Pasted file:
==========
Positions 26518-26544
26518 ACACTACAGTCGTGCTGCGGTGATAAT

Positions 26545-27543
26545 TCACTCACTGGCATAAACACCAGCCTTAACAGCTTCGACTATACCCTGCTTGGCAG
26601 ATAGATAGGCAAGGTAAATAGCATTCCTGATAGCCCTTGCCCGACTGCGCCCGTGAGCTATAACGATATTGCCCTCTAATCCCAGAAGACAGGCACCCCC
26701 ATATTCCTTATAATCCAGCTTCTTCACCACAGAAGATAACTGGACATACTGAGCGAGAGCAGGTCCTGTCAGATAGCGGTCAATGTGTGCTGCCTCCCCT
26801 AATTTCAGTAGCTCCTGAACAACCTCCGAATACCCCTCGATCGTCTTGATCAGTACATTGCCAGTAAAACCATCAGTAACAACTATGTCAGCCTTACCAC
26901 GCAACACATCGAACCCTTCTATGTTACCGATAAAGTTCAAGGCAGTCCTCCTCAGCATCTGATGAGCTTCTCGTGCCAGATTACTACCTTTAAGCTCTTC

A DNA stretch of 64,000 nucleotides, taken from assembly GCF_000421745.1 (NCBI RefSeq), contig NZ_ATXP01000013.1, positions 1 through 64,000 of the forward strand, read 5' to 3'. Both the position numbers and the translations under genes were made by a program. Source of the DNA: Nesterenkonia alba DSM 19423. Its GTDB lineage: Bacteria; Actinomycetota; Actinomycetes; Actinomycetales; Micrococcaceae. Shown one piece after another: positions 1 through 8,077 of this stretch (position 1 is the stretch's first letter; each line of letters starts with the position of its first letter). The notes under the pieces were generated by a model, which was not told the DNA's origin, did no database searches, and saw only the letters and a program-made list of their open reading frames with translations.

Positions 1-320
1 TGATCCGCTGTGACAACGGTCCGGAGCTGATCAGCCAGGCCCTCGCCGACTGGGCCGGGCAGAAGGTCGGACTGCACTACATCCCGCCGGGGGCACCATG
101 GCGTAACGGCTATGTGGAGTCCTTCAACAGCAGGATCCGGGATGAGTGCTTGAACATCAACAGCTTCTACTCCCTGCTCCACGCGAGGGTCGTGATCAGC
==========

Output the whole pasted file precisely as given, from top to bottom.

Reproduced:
Positions 26518-26544
26518 ACACTACAGTCGTGCTGCGGTGATAAT

Positions 26545-27543
26545 TCACTCACTGGCATAAACACCAGCCTTAACAGCTTCGACTATACCCTGCTTGGCAG
26601 ATAGATAGGCAAGGTAAATAGCATTCCTGATAGCCCTTGCCCGACTGCGCCCGTGAGCTATAACGATATTGCCCTCTAATCCCAGAAGACAGGCACCCCC
26701 ATATTCCTTATAATCCAGCTTCTTCACCACAGAAGATAACTGGACATACTGAGCGAGAGCAGGTCCTGTCAGATAGCGGTCAATGTGTGCTGCCTCCCCT
26801 AATTTCAGTAGCTCCTGAACAACCTCCGAATACCCCTCGATCGTCTTGATCAGTACATTGCCAGTAAAACCATCAGTAACAACTATGTCAGCCTTACCAC
26901 GCAACACATCGAACCCTTCTATGTTACCGATAAAGTTCAAGGCAGTCCTCCTCAGCATCTGATGAGCTTCTCGTGCCAGATTACTACCTTTAAGCTCTTC

A DNA stretch of 64,000 nucleotides, taken from assembly GCF_000421745.1 (NCBI RefSeq), contig NZ_ATXP01000013.1, positions 1 through 64,000 of the forward strand, read 5' to 3'. Both the position numbers and the translations under genes were made by a program. Source of the DNA: Nesterenkonia alba DSM 19423. Its GTDB lineage: Bacteria; Actinomycetota; Actinomycetes; Actinomycetales; Micrococcaceae. Shown one piece after another: positions 1 through 8,077 of this stretch (position 1 is the stretch's first letter; each line of letters starts with the position of its first letter). The notes under the pieces were generated by a model, which was not told the DNA's origin, did no database searches, and saw only the letters and a program-made list of their open reading frames with translations.

Positions 1-320
1 TGATCCGCTGTGACAACGGTCCGGAGCTGATCAGCCAGGCCCTCGCCGACTGGGCCGGGCAGAAGGTCGGACTGCACTACATCCCGCCGGGGGCACCATG
101 GCGTAACGGCTATGTGGAGTCCTTCAACAGCAGGATCCGGGATGAGTGCTTGAACATCAACAGCTTCTACTCCCTGCTCCACGCGAGGGTCGTGATCAGC